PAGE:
Wednesday, January 27, 2010

A Gay Old Time Part 2

You'll recall I was getting a little hot under my winged collar yesterday about the mean-spiritedness of male theatrical drag. Probably someone's already written a book about this. I hope so. It makes me really cross that men, having corralled women into limited modes of experience and expression, then assume permission to lampoon at will the stereotype of their own creation. 

Men, theatrically disguised as women, play out every neurosis their imagination will allow. This reinforces a vision of women as hysterics because the audience does not think of these performers as 'men'. They are laughing at 'women' and they feel free to do so because they think they are witnessing extremes of 'female' behaviour - narcissism, sluttishness, victimhood and selfishness. 

It seems some men desperately want to express emotional abandon and neediness but cannot get away with it as men amongst men, even gay men. And we women cannot redirect this back to men because there is no way of saying, 'please stop trying to be us in order to work out what you are'.

I've seen plenty of drag acts over the years. I actually saw Danny La Rue albeit relatively late in his long career. I found his act a bit pathetic but not nasty. Danny La Rue was the last of the old skool drag queens. Something meaner and leaner was just around the corner. It seems to me that drag in a post-feminist world is a place where gay and straight men have forged a new alliance over a common enemy - an imagined resurgent matriarchy. Little Britain is the realisation of this fantasy. But where did this all come from? 

The theatrical tradition of men playing female roles goes back to the Greek origins of theatre. Women were not allowed to appear on stage and their characters were interpreted by men. It was the beginning of a very long traditional in which women were voiced by men in their, and our, joint story. 

Shakespeare creatively exploited the Elizabethan rule outlawing women players and, by necessity, popularised the concept of 'drag' in English theatre as we know it. His comedies often deployed the trope of cross-dressing to enable a love-lorn character to gain access to, or the confidence of a desired one. The sophistication with which he manoeuvred around this legal obstacle is simply breathtaking, and its resonance quite possibly incalculable. We all love the beauty and power of Shakespeare's dramatisation, but most of us now think that a notional society in which real women are expected to assume an invisibility is absurd. 

In modern English pantomime, the part of 'the dame' is usually played by a portly old man and the 'principal boy' is usually played by a slender young woman. This convention is a direct descendant of the Shakespearean construct of revealed disguise. You get the odd disingenuous dame, but rarely is it an evil portrayal. Pantomime is a family thing and audiences don't want some fat old ex-soap hack taking the piss out of their Nana. And the young woman who plays 'principal boy' is the 'hero' in every respect.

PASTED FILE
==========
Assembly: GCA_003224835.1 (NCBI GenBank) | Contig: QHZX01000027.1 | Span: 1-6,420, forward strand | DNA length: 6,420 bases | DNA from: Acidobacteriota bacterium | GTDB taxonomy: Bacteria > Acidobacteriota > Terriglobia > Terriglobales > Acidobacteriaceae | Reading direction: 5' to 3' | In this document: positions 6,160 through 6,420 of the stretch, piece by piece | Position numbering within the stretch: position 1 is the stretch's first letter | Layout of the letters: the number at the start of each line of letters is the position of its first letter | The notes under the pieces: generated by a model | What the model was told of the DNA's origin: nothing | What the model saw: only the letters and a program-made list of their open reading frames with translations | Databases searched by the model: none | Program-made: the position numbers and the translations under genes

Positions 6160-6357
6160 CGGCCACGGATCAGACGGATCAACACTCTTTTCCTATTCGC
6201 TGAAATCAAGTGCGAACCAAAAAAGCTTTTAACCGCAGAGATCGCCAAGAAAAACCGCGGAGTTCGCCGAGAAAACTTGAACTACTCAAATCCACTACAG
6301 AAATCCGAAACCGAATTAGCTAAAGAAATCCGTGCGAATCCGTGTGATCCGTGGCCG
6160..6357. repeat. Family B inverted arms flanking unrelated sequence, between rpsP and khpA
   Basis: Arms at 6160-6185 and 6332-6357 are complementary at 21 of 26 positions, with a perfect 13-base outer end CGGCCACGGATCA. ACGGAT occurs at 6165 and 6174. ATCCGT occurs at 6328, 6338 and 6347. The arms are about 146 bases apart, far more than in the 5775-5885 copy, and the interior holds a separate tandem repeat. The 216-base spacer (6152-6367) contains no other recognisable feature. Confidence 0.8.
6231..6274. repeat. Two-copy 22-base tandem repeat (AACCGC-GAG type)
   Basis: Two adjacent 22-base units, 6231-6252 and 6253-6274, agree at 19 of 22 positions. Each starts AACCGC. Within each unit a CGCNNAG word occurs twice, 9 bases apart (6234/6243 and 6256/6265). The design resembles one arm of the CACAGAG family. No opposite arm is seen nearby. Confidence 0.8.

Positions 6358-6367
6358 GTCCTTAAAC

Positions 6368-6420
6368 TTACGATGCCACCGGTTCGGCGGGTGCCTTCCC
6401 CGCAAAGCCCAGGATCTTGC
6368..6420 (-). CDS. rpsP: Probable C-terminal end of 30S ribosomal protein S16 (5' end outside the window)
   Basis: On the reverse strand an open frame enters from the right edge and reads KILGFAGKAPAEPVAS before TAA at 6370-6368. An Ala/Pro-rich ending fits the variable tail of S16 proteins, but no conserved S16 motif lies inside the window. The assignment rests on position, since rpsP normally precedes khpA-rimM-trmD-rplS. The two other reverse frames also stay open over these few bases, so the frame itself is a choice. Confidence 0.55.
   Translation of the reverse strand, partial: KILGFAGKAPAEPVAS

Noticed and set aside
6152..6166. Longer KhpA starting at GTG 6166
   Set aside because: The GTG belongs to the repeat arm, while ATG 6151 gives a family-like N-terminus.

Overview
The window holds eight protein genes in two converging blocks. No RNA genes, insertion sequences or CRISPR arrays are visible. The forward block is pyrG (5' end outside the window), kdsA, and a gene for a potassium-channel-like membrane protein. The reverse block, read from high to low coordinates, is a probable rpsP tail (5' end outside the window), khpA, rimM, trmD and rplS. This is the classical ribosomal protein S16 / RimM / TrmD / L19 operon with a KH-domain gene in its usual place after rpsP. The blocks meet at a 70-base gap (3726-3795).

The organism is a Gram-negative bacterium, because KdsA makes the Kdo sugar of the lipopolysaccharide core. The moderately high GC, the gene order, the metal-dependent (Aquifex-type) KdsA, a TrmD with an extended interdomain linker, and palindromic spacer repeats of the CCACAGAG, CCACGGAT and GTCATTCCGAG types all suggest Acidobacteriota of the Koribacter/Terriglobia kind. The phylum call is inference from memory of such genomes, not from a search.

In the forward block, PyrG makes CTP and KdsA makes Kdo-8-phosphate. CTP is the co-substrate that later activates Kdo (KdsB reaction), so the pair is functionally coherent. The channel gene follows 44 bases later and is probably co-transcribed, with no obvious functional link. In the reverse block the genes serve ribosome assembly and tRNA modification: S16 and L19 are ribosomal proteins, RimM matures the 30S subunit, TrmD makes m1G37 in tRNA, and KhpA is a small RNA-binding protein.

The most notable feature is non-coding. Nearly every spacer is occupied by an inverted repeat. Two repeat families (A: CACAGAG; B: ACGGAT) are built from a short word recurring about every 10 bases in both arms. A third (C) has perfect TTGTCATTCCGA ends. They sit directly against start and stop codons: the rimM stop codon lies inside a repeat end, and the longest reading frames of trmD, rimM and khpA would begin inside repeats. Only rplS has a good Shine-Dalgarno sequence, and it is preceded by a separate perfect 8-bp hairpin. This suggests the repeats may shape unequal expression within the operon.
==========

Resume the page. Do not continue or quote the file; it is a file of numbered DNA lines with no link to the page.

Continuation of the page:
On yesterday's post I put up a picture of Vesta Tilley, one of English music hall's biggest stars. In common with many great stage stories, the signature idea on which her fame floated is a hearts-winning whim. As a child performer she was directed to present a song parody of a famous male opera singer of the day. She did it in a tiny tux to huge acclaim and later said, 'I felt that I could express myself better if I were dressed as a boy.' And Vesta Tilley might well have believed it the age of 6 when her impresario father first put her in that tiny tux. Tilley went on to have a huge career as a male impersonator. 

The song I'd always associated with Vesta Tilley is Burlington Bertie (written by Harry B Norris in 1900 - see yesterday's picture). When I searched for the original lyrics I came up with a 1915 version written by the American William Hargreaves for his wife, Ella Shields. And video of her performance appears above for your entertainment. 

I realised that this version is the one I'd learned a few years ago. It's a song that predates even the birth of QEII but it contains the amusing lines,

I stand in the yard while they're changing the guard,
And the Queen shouts across, 'Toodle oo!'
And the Prince of Wales' brother along some other,
Slaps me on the back and says, 'Come and see Mother,'
I'm Bert, Bert, and royalty's hurt,
When they ask me to dine I say no.
I've just had a banana with Lady Diana*
I'm Burlington Bertie from Bow.

*the 1915 version refers to Lady Diana Cooper. The prescience of this verse was underlined in a 1981 Royal Variety Performance performed by Anita Harris. 

The history of women impersonating men on stage is, in the short time it's been allowed, overwhelmingly gentle. Obviously there's not much in the male costume that can be exaggerated. But women who've parodied men on stage have gone for the toffs - as Vesta Tilley did. The men who caricature women tend to go for the throat rather than the collar.